Last month's #celebspotting: David Morrissey, filming in Victoria Embankment gardens, looking vaguely thespian. 22/5/2013 - 12:01am
I am sat in a pathetically tiny office somewhere in West London. There are three desks in it, but there's only really room for two. It is dark and dingy, in spite of the ceiling high window opening out onto the street. The atmosphere is claustrophobic; the air still and lifeless. At the rear desk, a clinically depressed man is slouched at an outdated computer, presumably scouring Amazon for cheap toasters to take into his bath. Across from me, a humanoid creature is talking. She can pronounce words, and even form coherent sentences, quite adeptly. She even tries emoting, contorting her countenance, with some difficulty, into a smile. But she is not a human. She is a letting agent.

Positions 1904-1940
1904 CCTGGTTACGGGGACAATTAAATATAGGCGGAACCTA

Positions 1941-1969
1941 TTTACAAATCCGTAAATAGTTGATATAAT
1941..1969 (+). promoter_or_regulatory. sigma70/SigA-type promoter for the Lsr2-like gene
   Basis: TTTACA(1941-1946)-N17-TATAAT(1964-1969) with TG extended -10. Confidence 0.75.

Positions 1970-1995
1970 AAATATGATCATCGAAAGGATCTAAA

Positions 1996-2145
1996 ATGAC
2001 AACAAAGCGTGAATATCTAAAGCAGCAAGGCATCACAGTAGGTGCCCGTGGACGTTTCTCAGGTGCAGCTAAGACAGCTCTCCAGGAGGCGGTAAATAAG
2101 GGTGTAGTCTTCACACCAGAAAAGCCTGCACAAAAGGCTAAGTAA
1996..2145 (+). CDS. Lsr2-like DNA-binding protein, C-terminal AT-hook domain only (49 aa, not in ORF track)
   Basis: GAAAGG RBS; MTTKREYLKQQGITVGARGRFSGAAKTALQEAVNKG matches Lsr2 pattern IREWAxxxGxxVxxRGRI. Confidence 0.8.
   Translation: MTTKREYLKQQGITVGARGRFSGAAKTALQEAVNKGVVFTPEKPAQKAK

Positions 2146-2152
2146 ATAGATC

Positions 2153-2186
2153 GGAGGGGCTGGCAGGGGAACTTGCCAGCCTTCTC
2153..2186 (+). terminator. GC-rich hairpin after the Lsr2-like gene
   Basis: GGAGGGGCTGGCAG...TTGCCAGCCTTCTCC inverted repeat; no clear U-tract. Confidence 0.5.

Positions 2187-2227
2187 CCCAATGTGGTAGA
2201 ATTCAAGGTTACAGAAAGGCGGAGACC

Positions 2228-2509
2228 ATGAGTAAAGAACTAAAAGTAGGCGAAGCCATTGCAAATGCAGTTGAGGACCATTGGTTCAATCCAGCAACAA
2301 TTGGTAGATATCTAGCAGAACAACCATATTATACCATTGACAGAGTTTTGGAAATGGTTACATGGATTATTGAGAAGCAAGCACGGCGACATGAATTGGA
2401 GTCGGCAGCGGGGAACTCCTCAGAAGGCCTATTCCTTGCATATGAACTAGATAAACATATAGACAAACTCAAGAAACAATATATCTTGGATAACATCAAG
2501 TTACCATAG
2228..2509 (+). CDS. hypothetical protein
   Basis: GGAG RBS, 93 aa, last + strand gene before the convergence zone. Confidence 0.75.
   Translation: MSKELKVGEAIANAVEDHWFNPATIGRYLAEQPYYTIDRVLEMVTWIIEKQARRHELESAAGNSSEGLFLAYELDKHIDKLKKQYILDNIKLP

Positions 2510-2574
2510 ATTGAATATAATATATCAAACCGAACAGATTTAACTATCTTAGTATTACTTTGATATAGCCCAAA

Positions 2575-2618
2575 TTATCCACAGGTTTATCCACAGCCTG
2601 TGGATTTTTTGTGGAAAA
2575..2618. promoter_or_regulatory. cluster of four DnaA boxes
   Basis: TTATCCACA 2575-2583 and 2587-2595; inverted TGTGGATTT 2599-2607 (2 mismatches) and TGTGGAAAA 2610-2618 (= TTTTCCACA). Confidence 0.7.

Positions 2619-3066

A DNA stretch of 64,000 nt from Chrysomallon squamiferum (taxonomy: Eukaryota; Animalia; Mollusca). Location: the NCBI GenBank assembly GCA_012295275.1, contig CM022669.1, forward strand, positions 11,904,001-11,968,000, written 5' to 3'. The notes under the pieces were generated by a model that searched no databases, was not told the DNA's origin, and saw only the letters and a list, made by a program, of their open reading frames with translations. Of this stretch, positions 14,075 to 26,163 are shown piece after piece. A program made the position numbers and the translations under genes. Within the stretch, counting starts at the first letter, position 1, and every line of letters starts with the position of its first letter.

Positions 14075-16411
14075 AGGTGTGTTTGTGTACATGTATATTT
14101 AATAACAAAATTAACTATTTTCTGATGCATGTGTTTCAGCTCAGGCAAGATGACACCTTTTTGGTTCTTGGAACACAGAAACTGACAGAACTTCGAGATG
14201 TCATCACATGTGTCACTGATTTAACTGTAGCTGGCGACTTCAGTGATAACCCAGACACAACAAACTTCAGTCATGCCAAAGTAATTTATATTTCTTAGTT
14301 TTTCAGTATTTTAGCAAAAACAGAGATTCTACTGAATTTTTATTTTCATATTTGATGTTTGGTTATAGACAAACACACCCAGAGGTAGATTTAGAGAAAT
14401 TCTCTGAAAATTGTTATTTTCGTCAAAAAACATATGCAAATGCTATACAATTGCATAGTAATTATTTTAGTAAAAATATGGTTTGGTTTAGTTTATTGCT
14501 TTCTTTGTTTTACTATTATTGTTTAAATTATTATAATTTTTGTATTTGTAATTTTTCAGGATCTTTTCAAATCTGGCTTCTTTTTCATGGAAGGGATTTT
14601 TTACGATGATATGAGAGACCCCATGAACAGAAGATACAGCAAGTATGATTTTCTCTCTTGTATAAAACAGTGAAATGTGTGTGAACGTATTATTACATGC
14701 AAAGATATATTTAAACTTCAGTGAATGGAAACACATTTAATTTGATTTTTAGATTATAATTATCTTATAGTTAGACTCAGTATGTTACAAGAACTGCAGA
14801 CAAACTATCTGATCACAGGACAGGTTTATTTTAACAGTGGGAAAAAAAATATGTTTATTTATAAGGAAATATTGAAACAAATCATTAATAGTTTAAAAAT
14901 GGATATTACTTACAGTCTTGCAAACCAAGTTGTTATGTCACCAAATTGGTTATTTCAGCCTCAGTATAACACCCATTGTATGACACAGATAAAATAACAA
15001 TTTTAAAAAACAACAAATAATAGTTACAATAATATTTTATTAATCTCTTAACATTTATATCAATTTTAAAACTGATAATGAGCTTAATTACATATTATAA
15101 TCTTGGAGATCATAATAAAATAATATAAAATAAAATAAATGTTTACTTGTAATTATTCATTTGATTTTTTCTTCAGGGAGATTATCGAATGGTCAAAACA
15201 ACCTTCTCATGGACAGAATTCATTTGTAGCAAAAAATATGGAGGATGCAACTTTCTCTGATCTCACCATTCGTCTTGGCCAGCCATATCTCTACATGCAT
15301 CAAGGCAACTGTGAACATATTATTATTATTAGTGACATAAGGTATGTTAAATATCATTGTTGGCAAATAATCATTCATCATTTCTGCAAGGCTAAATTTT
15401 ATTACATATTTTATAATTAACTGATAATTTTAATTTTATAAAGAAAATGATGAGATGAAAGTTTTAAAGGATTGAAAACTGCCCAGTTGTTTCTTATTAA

It's not just what she's telling me and my flatmate - that we have to pay five days rent for time when we weren't in the property - that's led me to this conclusion. I am looking into her eyes. They are empty, vacant. There is no soul in there. Her words smash against me like waves in a violent storm, every conniving sentence threatening to knock me from my feet and drown me in the swell. Eventually, she succeeds. We capitulate to her unreasonable demands, because if we don't, we'll be homeless in a week. She knows this and mercilessly exploits it. If she feels any remorse, her face does not betray it.
This is the behaviour of a psychopath. Now, Hollywood has taught us that a psychopath is a maniac in the mould of Hannibal Lecter, running around exotic locales avoiding FBI agents whilst indulging a streak of culinary creativity which would put Heston Blumenthal to shame. But from a clinical point of view, a psychopath is a person who completely lacks empathy, freeing them up to treat others as horribly as they want, without any pangs of that cumbersome emotion we call guilt. They are also vain, narcissistic and arrogant, which makes me wonder how Simon Cowell has escaped being sectioned under the Mental Health Act for so long.